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A staggered board is a governance practice in which only a fraction (typically a third) of the members of the board of directors is elected each year, rather than all at once.
Practically, staggered boards have the effect of making hostile takeovers more difficult and are hence considered an anti-takeover practice, similar to a poison pill. In the presence of a staggered board, a hostile bidder must wait several years to entirely replace the board with one of its own choosing, particularly because it must win proxy fights at successive shareholder meetings.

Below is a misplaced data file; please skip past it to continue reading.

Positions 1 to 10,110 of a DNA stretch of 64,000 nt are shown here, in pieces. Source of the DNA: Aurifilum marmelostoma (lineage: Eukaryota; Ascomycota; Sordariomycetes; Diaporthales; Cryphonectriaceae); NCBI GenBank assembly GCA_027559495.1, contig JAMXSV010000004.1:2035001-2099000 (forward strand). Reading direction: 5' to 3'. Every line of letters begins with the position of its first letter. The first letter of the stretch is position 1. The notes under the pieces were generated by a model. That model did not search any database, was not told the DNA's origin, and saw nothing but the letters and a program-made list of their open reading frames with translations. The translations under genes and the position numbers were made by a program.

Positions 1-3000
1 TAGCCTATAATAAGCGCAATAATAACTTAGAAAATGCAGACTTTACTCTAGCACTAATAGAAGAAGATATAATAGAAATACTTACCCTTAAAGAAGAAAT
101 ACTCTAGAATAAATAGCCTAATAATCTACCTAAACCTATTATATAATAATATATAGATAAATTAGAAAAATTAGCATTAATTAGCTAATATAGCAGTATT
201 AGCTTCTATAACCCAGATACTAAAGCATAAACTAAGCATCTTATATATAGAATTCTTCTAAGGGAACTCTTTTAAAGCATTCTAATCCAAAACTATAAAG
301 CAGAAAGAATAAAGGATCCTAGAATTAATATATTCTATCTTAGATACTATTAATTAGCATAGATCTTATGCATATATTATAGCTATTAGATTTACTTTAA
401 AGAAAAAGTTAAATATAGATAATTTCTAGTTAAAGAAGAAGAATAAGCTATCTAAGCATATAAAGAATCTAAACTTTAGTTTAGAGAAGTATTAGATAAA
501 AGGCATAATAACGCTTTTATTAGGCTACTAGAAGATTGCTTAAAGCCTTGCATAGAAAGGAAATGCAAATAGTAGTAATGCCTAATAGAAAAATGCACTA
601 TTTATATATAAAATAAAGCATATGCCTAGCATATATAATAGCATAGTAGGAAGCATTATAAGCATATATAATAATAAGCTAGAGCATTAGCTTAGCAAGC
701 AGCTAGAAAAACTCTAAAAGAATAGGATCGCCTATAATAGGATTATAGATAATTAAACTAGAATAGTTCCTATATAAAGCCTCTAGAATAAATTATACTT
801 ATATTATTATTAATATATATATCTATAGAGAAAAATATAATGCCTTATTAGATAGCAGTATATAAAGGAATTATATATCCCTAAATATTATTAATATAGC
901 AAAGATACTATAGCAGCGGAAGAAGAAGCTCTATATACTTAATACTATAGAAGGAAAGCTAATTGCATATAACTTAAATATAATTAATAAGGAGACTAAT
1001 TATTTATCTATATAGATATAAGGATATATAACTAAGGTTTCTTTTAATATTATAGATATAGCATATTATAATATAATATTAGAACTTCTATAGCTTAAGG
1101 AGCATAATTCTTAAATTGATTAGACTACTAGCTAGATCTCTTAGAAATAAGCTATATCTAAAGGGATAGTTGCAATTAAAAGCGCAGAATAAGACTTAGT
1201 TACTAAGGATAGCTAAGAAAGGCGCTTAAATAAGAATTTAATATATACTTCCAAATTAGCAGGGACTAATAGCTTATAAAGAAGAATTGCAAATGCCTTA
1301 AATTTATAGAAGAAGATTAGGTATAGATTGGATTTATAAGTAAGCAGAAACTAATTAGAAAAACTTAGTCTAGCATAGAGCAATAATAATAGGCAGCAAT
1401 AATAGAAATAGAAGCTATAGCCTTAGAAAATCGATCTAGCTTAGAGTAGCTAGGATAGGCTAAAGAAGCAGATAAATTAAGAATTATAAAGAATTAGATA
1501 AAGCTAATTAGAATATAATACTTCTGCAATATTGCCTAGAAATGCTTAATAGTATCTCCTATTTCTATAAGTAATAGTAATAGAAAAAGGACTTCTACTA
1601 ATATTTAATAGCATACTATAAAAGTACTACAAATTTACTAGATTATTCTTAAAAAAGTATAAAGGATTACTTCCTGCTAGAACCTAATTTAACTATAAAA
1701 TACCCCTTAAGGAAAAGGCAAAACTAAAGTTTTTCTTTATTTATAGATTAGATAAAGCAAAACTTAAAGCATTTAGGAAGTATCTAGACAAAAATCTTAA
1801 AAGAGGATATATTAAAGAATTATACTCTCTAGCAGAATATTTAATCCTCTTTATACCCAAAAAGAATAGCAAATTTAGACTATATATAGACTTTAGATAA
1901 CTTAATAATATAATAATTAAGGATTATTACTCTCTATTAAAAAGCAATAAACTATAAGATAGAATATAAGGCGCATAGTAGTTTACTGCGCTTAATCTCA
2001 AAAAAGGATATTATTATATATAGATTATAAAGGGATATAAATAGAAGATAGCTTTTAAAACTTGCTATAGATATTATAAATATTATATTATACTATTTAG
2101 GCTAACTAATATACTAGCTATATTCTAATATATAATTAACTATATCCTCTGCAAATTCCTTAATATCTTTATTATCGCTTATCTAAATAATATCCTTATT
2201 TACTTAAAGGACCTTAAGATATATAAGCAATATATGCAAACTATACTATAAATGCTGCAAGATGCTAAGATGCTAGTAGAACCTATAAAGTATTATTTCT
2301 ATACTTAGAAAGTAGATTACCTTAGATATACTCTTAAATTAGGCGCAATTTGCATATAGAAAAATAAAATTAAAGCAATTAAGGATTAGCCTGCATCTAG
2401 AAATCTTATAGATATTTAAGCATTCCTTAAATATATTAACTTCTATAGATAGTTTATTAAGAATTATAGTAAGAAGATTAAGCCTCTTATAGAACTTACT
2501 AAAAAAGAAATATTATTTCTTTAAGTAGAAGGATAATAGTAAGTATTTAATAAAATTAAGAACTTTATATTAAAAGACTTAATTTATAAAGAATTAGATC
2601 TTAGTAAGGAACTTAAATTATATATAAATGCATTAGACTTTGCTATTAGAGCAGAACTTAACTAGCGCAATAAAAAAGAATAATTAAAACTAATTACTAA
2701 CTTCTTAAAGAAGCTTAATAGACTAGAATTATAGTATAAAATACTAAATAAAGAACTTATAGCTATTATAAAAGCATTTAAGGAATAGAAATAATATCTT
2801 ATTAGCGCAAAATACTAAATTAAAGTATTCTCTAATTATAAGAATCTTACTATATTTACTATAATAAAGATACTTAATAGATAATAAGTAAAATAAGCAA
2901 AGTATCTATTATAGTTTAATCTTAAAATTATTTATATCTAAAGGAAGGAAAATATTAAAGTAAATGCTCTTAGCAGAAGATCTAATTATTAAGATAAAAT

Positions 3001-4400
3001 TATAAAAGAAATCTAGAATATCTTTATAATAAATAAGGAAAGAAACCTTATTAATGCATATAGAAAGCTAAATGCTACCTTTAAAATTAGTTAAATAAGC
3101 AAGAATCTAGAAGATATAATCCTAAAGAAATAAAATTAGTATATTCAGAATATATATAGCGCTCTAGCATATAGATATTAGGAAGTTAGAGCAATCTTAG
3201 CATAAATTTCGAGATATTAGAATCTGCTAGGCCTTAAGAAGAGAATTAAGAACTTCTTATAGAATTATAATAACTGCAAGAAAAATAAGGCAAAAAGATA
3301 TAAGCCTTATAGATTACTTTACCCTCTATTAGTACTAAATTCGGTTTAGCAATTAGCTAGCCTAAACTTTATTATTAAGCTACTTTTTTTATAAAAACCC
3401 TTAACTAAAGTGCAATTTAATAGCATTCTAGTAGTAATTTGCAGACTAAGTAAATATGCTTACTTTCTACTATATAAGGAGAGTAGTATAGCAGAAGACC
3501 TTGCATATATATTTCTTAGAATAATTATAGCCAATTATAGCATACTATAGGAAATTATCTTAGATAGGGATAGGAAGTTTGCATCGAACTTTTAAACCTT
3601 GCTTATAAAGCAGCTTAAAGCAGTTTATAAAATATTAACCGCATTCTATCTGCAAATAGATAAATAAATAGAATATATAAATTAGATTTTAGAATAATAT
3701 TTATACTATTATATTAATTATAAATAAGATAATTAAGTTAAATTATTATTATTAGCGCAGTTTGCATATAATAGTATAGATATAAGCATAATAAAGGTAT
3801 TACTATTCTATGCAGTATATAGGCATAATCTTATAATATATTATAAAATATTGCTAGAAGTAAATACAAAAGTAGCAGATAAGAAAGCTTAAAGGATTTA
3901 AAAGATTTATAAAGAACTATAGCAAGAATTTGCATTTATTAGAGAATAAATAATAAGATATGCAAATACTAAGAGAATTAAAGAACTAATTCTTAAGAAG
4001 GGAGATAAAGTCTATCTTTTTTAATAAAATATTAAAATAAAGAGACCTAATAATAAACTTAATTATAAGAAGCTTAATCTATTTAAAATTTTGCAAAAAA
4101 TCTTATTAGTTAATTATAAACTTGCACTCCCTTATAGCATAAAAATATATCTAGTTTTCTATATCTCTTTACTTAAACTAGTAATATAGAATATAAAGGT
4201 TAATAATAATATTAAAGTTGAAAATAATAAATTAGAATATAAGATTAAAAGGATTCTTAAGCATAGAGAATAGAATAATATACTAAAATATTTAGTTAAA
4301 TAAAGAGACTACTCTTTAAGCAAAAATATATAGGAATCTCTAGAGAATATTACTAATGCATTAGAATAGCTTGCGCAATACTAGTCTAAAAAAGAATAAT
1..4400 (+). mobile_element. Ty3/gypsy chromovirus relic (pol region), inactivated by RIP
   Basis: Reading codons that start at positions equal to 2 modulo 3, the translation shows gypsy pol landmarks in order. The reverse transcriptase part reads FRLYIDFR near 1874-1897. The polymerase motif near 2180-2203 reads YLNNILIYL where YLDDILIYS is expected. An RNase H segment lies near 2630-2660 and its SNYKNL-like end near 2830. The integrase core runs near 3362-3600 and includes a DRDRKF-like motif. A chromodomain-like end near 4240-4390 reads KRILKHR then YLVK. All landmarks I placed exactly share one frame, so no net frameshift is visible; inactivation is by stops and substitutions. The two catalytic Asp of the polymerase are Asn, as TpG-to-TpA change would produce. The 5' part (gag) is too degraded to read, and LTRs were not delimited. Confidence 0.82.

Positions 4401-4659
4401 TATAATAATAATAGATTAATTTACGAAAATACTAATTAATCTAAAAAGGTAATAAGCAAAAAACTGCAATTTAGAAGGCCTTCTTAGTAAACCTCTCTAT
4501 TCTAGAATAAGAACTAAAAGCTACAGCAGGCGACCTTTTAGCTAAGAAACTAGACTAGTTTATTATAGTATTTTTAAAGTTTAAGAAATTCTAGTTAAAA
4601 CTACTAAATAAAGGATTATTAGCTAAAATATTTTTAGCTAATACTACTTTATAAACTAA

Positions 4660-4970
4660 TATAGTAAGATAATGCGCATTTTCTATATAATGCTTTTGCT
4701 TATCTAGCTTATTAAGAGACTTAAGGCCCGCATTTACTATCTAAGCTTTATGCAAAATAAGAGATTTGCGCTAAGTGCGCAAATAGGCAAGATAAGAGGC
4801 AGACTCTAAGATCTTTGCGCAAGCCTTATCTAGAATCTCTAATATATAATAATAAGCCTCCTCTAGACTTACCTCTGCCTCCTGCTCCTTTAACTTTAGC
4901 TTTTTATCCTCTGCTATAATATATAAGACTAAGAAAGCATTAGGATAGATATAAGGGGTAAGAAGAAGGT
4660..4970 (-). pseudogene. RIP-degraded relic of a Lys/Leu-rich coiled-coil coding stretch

McDonalds is an example of a company with a staggered board.